'Twill seem as thou wcrt ritilntj from the
As hiirborwnrd turnrth iho weary prow,
lltpurilinr blett-thus seek the mountain's
1. G. Carpenter, In Good Cheer. '
"1 Mean to Walt I'oTjack."
Bwoet Kat at Wyndham dairy, and Jack of
Ob, lotnr they woo'd and fond they coo'd a
faithful Jack uml Jill!
But times were bud lor lugs and lad, and tadlf
Twas not the thlni? to buy the ring before
they'd lined the nrst.
"Courspc, lad!" sa.d Kate. "Yes, we'll
have to waitl
Rut thoujth my dear, It's twenty year, I'll
take no oilier mate."
But Enirlnnd wanted Jucky, for war was In
And arms more irrim wero prcss'd on blm
than Kut c'h bonny pair.
Po allthrouirh St ain, in iou(;h campaign, lis
chivied bold Mossoo,
And II rod his pun and nnido him run like fun
When tho lads cnino around her Katio bade
I hem pack.
"There's plrls enow for you to woo; I mean
to wait for Jack."
Tho prny In Katie's ringlets was mingled with
When biimp-a-thunin, nn caper stump camo
pcvpltiir through the town.
"It's me, you see, eoinu buck," says ho, "ex
cept a leg or soi
And sale and sound here's twenty pound; so
let the parson know,"
Jingle, Jnng;p, jlmrle! set the bells nclilme,
And health ami bliss to lovo like this that
bravely tildes lis limn.
Frederick Lnngbridgo In Good Words.
Thr-ro's a long bright Miiml of violet cloud
Low down In the West, whero the sunset
And sails of snow, liko impels go
Over thecrystiilllno amber deeps.
Wlih never n roar nn tho Jewelled shorn,
With sprinkling crests of diamonds bright,
Long waves of gold aro tenderly rolled,
Rising and falling lu tremulous light.
Into gulfs of dnrknns tho glittering Isle,
With Its purplo peaks and shining shore,
"Melts from tho view, nnd tho whlto sails too,
Aro whelmed In tho waves to rlpo no moro,
Ilutlol liko showers of gglden (lowers,
Bcattcrnd down through Iho vanishing
Hv twos und threes, and In countless sobs.
11 loom out from heaven the otortviil stars.
Now that thn darkness of troublo and grief
Hath shut from my soul ull Its visions of
Moro Joyous and bright than tho islands of
TI at stud (ho glad soa of tho glittering
Let mo still oo thy lovo, which, all starlike
Wales brighter and fuller as shadows In
And thowUant beams of those swlft-fudlny
Will bo lost lo tho promise of golden peace,
Rheumatism, Neuralgia, Sciatica,
Lunibaao. Barliarh, HoaiinVh. Tnnikark.
.tore TIm-oM. Nh filing. Nprnlna, llruUrs,
Sol t liru(i.i i.il li.lMverflir.,. I ifii (:uu bottlf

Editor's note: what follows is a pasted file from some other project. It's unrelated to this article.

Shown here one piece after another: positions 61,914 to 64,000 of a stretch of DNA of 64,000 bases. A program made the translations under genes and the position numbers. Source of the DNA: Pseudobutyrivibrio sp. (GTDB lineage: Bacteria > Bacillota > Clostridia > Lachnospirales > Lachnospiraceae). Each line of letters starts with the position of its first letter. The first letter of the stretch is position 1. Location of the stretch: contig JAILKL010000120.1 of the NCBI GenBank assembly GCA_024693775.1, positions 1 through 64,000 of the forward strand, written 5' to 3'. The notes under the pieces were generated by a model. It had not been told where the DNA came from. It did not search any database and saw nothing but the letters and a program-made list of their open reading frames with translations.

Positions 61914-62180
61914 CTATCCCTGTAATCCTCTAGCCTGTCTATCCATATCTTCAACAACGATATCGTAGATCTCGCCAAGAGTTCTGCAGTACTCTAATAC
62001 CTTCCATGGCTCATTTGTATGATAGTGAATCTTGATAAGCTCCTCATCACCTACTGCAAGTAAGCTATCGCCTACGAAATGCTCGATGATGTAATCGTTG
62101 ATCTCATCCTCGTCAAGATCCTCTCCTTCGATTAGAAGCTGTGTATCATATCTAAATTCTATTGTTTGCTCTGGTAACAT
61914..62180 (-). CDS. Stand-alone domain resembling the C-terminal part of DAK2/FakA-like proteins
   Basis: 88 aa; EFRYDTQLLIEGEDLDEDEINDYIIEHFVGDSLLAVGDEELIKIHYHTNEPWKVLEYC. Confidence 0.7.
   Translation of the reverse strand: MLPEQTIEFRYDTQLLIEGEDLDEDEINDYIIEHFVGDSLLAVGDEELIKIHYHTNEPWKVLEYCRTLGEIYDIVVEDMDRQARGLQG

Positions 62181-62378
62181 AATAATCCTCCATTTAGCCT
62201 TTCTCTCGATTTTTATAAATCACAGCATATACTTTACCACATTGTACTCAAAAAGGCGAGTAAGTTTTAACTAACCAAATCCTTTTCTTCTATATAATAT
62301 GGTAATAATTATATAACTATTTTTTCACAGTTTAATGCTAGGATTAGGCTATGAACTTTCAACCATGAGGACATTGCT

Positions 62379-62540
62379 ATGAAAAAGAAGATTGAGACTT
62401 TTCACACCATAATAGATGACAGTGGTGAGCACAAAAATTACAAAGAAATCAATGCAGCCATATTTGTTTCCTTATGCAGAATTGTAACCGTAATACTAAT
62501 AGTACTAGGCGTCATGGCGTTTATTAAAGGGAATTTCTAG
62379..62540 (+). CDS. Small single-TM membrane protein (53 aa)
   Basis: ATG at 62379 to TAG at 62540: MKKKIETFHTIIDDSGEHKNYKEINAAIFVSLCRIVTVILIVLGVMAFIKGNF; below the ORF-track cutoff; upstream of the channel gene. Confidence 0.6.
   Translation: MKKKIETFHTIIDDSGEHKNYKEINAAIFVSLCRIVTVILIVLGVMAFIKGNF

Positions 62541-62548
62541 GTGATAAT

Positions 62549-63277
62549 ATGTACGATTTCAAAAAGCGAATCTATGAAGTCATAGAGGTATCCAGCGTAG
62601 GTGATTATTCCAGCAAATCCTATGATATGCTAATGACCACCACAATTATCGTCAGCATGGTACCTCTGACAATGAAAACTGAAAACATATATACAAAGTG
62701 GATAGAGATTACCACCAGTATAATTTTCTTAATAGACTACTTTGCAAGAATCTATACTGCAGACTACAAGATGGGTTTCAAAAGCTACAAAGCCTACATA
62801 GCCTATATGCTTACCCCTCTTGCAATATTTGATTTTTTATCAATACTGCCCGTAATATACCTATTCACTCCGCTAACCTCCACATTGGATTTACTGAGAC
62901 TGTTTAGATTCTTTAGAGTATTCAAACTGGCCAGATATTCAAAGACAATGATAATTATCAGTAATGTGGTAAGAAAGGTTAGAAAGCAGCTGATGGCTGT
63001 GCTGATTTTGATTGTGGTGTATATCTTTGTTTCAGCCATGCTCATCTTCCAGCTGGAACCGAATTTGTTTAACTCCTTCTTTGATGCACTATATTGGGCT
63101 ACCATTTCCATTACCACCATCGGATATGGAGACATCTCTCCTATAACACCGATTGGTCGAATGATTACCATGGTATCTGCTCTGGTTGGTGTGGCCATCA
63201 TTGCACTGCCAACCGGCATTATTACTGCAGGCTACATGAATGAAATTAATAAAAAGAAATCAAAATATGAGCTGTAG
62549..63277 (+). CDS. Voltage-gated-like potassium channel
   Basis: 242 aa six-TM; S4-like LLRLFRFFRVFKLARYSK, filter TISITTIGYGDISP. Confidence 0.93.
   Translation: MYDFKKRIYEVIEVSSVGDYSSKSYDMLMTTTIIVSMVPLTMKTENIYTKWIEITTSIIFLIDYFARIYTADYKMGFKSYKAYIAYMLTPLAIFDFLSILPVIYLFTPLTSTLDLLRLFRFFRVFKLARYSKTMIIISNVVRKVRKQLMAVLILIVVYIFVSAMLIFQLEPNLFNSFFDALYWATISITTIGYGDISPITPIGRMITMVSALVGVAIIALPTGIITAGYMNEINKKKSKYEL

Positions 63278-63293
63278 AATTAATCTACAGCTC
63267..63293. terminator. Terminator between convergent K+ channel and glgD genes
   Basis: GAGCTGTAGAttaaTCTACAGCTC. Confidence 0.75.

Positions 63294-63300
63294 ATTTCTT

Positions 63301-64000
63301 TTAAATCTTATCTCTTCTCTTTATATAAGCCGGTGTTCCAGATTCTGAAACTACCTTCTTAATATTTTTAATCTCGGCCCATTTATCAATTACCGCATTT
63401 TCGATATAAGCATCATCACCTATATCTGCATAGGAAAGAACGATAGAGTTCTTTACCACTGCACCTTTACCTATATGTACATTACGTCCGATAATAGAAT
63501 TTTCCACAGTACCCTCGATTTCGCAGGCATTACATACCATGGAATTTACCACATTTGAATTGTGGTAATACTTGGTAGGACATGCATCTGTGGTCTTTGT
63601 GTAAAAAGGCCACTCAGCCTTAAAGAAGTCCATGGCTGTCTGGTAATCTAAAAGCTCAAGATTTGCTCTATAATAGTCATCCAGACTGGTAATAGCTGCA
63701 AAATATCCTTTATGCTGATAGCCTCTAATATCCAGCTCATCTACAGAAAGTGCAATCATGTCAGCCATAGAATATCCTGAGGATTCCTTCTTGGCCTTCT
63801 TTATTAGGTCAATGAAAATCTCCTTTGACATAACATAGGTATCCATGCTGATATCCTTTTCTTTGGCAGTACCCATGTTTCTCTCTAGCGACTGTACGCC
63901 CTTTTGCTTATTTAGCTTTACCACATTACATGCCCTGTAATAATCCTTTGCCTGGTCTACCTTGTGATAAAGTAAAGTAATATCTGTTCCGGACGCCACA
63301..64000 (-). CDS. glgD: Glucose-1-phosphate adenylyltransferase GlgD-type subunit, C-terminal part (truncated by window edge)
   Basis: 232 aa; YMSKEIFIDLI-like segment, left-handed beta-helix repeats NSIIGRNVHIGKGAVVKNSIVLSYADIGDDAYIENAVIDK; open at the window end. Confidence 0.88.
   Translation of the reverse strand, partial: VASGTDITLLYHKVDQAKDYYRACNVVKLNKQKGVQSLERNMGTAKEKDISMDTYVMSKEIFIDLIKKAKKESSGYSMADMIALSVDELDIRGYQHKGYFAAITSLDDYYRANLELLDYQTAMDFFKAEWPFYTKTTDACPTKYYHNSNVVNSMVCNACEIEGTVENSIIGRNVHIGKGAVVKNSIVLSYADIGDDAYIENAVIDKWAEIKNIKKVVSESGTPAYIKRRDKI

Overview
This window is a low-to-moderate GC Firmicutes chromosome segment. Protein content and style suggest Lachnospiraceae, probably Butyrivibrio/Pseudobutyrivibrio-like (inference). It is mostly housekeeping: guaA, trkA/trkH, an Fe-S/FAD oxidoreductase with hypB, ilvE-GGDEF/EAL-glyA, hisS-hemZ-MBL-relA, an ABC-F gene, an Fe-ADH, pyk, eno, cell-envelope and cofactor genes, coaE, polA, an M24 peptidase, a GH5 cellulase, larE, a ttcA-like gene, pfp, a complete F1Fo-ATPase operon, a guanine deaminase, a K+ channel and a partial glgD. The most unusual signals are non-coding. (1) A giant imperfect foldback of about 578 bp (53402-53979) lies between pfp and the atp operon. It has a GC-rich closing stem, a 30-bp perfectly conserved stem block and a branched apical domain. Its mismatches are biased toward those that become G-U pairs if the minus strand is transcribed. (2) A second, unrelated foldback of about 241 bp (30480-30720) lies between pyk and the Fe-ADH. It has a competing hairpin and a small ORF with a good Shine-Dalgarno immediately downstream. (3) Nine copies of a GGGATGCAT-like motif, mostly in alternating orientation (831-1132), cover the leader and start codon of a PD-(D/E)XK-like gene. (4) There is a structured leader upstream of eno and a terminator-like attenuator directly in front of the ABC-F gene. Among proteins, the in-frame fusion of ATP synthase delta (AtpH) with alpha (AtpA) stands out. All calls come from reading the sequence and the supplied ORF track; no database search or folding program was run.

Illrrcl mill in I, .!,,,,,.
TIIK t il WII.KN A. VOCKI.I It 10.
'llNMnii,.tuuUKUlu. millBur J.. 1.8.4.
Blck ncaoVho and rdlcvo all the troubles lnrt
dent to a bilious wale of the system, such as Ilia
Bines, Nausea, llrowsineoa, llistrcss after eating,
Pa n in the Side, Ac. Whiln their moat rvuuukV
ablu suewss has been shown In caring
-w - -
neadachcyrt Cartrr'sLlttle Liver Pills are anally
valuablo in Constipation, curing and preventing
this annoying complaint, while they a'ao correct
II disorder of the stomach, stimtilata the liver
ud regulate tho bowels. Even If tk.-y only cured
Ache fhry wotild be almost priceless to thos wha
euif'-r fri.ra this distrcHsimt complaint ; but fortu
nately their ROfKlncss does not end here, and thou
Who cinm try tlu m will find thco little pills vain
hie in so many w aya that they will rot he willing
to do without tacui. Hut after all lick head
Is thebanoof so many lives that here la where w
make our fruit buuet. Our puis euro It while
Others do sot.
Carter's Littlo Lirrf Tills are very small an"
Tery ca'y to tak. One or two pills makeadosu.
1'hy aro strictly viv.-tablo and do not grit or
purge, but by their pi title anion t leae all who
linethem. Invilai5cn!s; five fortl. Bold
ly druggists wcrywLuu, or kv&t by laaX
CARTLK MEDICIXE CO.. Sew York
& to. rmn flf
THE BEST Til ISO KX01FX
Washing and Bleachin
In Hard or .Soft, Hot or told Woter.
PAVE L AIJOK. TIM F. anil MIA I A.MAZ.
MtLY, and gives uolverial Hllfnetlou. So
family, neb or poor, should bo without it.
Bold by all f-roenrs. liEW.t KK of irnltfttlonl
Well designed to mislead. I'KAHI.I.NK is tua
(J.M.Y hAF K labor saving comjiouml, awl i
WUS bears uie above sytuoui, ami imiuo oi
JAUKSj l'YLK. MCW YUlttC
If you are bilious, dyspeptic
Oi constipated, a few bottles
of Hops and Malt Bitters will
cure you as they have many
others. An occasional use of
Hop3 and Malt Bitters gives
tone to the bloqd, strengthens
the nerves and promotes per
fect digestion. Do not be